Tina Brown kept delicious daily diaries throughout her eight spectacular years as editor-in-chief of Vanity Fair . Today they provide an incendiary portrait of the flash and dash and power brokering of the Excessive Eighties in New York and Hollywood. The Vanity Fair Diaries is the story of an Englishwoman barely out of her twenties who arrives in New York City with a dream. Summoned from London in hopes that she can save Condé Nast's troubled new flagship Vanity Fair , Tina Brown is immediately plunged into the maelstrom of the competitive New York media world and the backstabbing rivalries at the court of the planet's slickest, most glamour-focused magazine company. She survives the politics, the intrigue, and the attempts to derail her by a simple stratagem: succeeding. In the face of rampant skepticism, she triumphantly reinvents a failing magazine. Here are the inside stories of Vanity Fair scoops and covers that sold millions—the Reagan kiss, the meltdown of Princess Diana's marriage to Prince Charles, the sensational Annie Leibovitz cover of a gloriously pregnant, naked Demi Moore. In the diary's cinematic pages, the drama, the comedy, and the struggle of running an "it" magazine come to life. Brown's Vanity Fair Diaries is also a woman's journey, of making a home in a new country and of the deep bonds with her husband, their prematurely born son, and their daughter. Astute, open-hearted, often riotously funny, Tina Brown's The Vanity Fair Diaries is a compulsively fascinating and intimate chronicle of a woman's life in a glittering era.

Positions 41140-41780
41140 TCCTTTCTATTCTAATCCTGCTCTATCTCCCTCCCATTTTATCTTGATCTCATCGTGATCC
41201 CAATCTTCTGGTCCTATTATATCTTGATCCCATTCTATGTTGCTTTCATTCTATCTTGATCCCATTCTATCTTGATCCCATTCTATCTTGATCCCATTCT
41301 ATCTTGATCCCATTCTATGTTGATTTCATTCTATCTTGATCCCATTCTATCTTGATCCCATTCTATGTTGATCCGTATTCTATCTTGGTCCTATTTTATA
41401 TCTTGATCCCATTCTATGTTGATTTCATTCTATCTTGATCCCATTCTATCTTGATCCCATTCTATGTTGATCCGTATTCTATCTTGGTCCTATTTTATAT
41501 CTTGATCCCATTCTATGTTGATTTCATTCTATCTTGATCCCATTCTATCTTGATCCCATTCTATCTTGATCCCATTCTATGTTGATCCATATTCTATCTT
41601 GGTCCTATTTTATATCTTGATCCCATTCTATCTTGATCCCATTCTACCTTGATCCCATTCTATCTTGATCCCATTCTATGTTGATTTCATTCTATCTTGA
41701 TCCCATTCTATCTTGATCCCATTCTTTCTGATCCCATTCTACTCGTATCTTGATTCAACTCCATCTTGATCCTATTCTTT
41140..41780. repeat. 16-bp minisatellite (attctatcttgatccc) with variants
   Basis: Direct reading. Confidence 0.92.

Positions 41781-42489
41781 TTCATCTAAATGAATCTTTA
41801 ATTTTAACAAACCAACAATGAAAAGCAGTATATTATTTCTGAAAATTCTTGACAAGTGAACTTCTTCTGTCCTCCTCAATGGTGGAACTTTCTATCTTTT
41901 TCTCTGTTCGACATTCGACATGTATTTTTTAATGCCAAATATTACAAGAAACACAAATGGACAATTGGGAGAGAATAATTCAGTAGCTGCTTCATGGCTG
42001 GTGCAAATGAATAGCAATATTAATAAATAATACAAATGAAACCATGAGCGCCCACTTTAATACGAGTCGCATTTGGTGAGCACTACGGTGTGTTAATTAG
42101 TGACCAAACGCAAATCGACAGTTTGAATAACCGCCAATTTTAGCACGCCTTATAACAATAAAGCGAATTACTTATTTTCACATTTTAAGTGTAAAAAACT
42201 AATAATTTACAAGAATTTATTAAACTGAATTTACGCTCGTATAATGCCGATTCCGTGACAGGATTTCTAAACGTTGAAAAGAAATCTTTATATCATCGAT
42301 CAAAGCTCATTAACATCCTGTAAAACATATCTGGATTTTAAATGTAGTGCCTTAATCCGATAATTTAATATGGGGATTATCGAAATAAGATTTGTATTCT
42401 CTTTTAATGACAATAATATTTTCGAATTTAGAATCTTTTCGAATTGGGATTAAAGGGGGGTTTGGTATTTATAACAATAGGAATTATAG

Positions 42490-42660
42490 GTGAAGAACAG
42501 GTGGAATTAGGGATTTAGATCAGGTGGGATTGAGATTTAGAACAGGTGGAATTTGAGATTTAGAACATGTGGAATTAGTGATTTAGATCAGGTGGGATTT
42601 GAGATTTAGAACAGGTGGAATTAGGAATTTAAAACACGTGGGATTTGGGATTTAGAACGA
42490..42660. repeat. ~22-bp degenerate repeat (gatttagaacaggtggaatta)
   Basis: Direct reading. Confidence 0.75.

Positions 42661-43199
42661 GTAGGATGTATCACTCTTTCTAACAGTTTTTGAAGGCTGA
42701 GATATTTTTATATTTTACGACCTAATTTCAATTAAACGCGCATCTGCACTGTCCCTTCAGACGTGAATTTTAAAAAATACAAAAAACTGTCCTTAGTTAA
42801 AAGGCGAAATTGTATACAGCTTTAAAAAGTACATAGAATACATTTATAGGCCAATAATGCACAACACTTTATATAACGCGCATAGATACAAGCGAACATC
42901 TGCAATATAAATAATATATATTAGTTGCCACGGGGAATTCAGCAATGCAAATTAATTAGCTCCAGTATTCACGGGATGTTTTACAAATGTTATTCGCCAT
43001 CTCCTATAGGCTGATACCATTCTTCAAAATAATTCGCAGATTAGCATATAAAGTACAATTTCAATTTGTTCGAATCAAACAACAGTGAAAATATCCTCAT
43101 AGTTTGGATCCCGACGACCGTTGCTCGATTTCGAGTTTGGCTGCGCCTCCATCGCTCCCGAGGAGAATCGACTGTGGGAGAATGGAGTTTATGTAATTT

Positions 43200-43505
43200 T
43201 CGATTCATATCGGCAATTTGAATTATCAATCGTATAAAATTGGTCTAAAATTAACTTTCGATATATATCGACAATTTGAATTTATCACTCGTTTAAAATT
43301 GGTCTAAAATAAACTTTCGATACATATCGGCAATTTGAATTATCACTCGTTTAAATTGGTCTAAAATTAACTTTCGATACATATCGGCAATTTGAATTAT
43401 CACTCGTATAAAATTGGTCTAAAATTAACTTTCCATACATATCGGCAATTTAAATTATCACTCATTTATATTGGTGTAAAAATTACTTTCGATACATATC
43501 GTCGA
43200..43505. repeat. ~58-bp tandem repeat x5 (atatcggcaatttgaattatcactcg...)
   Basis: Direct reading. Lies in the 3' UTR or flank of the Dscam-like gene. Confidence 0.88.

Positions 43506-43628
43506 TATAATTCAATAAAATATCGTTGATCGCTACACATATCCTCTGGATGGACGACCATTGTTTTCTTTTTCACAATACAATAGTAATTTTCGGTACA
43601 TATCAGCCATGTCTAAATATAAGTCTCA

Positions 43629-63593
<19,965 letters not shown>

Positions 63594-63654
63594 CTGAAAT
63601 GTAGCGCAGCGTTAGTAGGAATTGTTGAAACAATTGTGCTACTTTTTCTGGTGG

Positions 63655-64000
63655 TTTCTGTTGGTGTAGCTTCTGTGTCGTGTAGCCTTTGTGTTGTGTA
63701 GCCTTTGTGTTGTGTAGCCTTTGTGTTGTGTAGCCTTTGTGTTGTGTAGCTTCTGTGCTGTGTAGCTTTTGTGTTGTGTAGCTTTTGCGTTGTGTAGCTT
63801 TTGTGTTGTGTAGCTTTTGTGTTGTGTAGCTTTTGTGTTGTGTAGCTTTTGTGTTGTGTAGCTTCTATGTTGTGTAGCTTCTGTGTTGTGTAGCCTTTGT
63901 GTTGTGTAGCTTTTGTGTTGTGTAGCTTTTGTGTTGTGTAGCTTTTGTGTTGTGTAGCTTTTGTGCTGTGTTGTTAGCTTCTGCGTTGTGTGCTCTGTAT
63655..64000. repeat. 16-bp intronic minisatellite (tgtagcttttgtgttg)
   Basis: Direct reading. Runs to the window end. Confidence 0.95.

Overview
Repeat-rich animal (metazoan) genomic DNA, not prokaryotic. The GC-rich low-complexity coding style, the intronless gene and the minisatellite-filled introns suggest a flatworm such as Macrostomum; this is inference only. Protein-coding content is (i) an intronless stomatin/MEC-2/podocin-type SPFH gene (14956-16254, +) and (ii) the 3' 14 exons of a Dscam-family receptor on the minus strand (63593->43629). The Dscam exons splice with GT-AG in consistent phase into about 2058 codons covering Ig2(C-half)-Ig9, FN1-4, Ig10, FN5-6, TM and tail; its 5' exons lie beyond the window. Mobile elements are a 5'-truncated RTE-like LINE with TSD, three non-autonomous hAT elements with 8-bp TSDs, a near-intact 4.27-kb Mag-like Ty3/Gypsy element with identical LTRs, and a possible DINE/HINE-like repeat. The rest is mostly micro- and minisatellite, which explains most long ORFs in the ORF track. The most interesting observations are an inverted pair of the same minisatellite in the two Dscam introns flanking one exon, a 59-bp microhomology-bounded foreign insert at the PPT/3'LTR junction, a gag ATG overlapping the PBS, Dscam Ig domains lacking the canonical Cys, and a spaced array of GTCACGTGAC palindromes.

When Breath Becomes AirPaul Kalanithi & Abraham Verghese